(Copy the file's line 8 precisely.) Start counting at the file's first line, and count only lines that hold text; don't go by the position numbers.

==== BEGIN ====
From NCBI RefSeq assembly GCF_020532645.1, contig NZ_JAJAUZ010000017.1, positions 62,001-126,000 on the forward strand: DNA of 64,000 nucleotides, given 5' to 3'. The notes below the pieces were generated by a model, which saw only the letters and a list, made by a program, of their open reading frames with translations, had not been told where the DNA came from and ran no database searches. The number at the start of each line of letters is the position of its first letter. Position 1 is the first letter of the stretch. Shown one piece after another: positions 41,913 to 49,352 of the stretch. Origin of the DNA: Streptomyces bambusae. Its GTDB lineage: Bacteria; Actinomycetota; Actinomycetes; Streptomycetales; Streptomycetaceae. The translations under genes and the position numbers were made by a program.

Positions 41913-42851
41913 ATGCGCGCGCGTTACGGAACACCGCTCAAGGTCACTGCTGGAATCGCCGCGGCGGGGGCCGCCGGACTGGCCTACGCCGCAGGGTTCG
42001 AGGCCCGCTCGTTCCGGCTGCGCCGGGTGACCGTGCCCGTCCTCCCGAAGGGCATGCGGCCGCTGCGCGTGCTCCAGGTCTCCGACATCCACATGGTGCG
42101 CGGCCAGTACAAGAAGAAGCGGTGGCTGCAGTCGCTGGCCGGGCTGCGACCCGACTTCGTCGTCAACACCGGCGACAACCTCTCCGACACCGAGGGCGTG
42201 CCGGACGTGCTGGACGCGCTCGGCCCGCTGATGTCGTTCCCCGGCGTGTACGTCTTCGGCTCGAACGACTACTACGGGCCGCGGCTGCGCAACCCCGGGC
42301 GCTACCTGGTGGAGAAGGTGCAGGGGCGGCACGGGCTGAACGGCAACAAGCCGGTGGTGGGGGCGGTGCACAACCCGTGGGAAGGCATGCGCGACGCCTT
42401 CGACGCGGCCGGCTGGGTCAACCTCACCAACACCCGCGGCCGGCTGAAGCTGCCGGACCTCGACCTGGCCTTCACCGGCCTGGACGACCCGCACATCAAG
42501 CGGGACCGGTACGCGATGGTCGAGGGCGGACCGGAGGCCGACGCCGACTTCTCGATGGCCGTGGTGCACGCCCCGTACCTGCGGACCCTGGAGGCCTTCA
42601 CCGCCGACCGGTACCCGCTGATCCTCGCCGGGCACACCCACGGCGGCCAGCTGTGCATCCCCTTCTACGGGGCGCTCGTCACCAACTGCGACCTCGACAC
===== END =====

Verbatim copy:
42401 CGACGCGGCCGGCTGGGTCAACCTCACCAACACCCGCGGCCGGCTGAAGCTGCCGGACCTCGACCTGGCCTTCACCGGCCTGGACGACCCGCACATCAAG